Despite good reasons for Algeria to remain on the sidelines, the US has continued to see it as a lynchpin to intervention in the region. In late October, right before the elections, Secretary of State Clinton spent a few days in Algeria pressing for their involvement in a multilateral effort. This visit did not yield any results, but the continuing policy focus on Algeria may explain the US’s general resistance to alternative plans and its reluctance to do more than call for elections. This is the context in which Susan Rice dismissed the French plan – which focused on a regional intervention force – as “crap”. France also sent its own high-level envoys to Algeria, which again yielded no shift in policy. Algerian government statements have consistently amounted to “Mali should sort its own issues via negotiations with its rebels. We’re not changing our mind on this.” I’m skeptical that we’ll see a turnaround on this, though France is doing the right thing by trying to gain support for the intervention in the Middle East (which could provide Algeria with some cover, as would more terrorist activity within Algeria).
3) The dominoes have a stake in Mali, and they should therefore be willing to bear the costs of intervention. This is the assumption of much of the policy thinking on multilateralism over the past decade, and I think the troubles of assembling an ECOWAS response to Mali should make us think deeply about how we approach the whole “African solutions to African problems” (or any other regional peace-keeping) thing. Our African partners, like states elsewhere in the world, need to think of their own interests first. And an under-provisioned ECOWAS intervention, as configured before this week, would not have strengthened immediate security for any of its members – and may, indeed, have made some states more vulnerable. Nigeria has its own internal insurgency to deal with (Boko Haram), which is of much greater immediate concern to the military. Nor has Mauritania, the country probably most vulnerable to blowback, been enthusiastic about committing itself to a direct intervention. Instead, in a demonstration of how national interest can be served short of riskier multilateral interventions, Mauritania has massed its troops along the border and run occasional raids into Malian territory. As a friend put it, Mauritania’s own security may be best served by doing no more than occasionally lobbing shells into Mali to dissuade AQIM from moving west. Operation Serval has changed the calculus here, and Chad and Niger have lined up more troops. Mauritania, perhaps under pressure from France, now also seems likely to participate. To put this point simply, our regional partners have their own interests and constraints, and we shouldn’t presume that these will lead them seamlessly toward collective solutions.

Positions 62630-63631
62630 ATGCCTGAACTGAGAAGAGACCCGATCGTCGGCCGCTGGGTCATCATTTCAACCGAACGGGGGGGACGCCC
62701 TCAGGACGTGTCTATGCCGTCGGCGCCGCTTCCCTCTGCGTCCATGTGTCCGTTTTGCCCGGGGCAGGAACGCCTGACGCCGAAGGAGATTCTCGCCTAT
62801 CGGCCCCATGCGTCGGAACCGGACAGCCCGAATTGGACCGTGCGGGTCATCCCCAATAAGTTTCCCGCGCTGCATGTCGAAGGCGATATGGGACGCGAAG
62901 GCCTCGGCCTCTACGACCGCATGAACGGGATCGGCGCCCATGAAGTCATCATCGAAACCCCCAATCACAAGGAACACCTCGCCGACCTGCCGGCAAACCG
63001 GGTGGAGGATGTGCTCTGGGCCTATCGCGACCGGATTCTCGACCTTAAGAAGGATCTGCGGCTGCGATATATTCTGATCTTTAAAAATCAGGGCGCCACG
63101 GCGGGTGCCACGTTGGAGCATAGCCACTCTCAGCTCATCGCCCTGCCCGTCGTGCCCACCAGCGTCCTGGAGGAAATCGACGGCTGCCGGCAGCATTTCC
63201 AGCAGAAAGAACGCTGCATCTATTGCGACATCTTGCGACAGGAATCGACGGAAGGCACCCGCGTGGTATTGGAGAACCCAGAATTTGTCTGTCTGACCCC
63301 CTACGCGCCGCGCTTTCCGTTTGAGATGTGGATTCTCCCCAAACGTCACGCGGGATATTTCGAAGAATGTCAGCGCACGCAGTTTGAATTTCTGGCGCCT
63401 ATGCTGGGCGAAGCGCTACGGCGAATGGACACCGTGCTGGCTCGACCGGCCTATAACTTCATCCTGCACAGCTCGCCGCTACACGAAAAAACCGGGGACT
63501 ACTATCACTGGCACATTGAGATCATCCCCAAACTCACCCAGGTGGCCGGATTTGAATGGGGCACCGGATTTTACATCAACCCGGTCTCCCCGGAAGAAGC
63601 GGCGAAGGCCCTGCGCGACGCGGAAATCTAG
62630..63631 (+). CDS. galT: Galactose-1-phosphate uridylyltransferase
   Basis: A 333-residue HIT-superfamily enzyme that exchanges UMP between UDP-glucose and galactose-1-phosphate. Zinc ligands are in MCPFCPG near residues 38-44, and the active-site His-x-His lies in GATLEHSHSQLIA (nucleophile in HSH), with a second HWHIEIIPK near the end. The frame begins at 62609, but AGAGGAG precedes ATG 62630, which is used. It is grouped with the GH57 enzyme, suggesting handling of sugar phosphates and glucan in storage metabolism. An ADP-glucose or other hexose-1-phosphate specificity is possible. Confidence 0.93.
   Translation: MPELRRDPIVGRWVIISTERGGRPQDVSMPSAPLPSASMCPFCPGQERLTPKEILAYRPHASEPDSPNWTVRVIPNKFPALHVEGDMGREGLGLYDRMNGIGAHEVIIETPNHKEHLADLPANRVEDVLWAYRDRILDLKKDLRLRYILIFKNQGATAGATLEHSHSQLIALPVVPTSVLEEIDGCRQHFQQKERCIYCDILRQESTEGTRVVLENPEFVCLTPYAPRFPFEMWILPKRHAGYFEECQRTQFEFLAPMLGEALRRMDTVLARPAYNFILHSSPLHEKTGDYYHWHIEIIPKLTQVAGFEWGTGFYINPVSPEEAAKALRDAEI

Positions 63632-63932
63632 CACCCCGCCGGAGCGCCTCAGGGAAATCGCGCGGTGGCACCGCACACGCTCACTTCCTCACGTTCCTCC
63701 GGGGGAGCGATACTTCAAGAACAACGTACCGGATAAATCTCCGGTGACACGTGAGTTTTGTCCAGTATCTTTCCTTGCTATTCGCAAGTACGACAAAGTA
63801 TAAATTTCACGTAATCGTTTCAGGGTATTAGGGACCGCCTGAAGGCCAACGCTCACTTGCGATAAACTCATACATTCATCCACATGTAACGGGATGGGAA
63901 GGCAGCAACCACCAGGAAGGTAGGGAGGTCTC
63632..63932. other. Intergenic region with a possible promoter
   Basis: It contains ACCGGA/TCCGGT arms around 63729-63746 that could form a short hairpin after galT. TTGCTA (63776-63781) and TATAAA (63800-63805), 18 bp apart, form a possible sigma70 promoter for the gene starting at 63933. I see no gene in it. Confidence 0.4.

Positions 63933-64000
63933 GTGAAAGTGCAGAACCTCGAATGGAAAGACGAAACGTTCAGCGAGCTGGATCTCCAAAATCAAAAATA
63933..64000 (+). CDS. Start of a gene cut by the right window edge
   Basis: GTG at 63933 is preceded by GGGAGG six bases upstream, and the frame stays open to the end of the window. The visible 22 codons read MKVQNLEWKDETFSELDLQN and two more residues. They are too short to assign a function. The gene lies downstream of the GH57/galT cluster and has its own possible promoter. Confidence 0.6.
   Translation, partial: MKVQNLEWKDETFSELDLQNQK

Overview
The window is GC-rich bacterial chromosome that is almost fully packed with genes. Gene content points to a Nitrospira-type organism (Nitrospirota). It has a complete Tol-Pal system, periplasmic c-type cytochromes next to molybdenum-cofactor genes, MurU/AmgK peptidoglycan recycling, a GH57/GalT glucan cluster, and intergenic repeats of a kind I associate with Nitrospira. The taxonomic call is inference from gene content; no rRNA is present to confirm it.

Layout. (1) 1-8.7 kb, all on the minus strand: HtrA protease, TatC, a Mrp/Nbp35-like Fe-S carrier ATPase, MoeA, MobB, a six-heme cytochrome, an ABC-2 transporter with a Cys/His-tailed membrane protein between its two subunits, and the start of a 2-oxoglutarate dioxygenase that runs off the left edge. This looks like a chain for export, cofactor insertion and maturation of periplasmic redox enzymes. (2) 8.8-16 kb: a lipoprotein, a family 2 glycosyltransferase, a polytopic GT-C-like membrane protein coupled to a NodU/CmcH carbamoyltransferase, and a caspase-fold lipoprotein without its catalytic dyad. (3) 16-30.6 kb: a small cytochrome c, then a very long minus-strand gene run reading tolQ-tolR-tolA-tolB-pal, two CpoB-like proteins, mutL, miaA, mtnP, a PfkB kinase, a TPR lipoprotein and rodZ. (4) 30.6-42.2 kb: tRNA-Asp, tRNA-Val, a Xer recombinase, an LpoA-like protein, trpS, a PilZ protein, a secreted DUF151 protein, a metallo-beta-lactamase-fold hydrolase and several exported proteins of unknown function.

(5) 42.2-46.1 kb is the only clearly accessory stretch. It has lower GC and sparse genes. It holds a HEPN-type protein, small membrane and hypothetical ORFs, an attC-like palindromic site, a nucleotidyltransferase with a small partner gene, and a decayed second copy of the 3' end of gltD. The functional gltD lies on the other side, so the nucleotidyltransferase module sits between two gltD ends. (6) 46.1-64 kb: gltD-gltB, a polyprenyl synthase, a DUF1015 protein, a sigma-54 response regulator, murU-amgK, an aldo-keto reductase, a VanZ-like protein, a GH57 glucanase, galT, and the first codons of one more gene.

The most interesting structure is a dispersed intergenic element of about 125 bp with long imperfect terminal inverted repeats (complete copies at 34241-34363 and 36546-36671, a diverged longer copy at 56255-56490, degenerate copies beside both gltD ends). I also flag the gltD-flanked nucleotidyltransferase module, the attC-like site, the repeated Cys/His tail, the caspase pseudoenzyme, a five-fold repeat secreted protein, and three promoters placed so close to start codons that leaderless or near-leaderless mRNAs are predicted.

Is there a take-home from all this? Let me throw out three.
First off, US policy just isn’t able to draw on a strong enough base of expertise to deal with the new security challenges we’re facing. This is true in Africa; this is true in the Middle East; this is true in South Asia. Because of this, there tends to be a stasis to US policy in these parts of the world: once we get stuck on one narrative, it’s hard to turn.
Secondly, Mali should also mark the end of thinking that US counterinsurgency training of regional partners – which played no small role in producing the crisis in Mali – will yield its desired results. And, if Mali isn’t convincing, pull up a chair and let me tell you about Nigeria.
Finally, the implications may be even greater for regional peace-keeping. Both policy-makers and academics have often thought of regional multilateralism as a low-cost means of dealing with security situations that don’t directly threaten US or European interests. Mali isn’t the crucial test here, but evidence seems to be accumulating that interventions are more effective where they’re underwritten by a single, well-resourced and committed state (Kenya in Somalia; France in Cote d’Ivoire; etc). This isn’t to say that true multilateralism is doomed to fail – and the French intervention may evolve in that direction – but we need to take seriously the collective action problems that characterize multilateral interventions.
** Journalists have rushed to catch up, but the news coverage on Mali hasn’t been great (New York Times: I’m looking at you). In the meantime, aspiring insta-pundits may be better served by following on Twitter: Andrew Lebovich (@tweetsintheME), Todd Moss of CGD (@toddjmoss), and journalist Peter Tinti (@petertinti). Elsewhere: anything the recommended Twitter-ers (?) have written in traditional outlets; Bruce Whitehouse’s blog; everything Greg Mann has written at Africa Is a Country, and the recording of a December USIP event featuring Susanna Wing.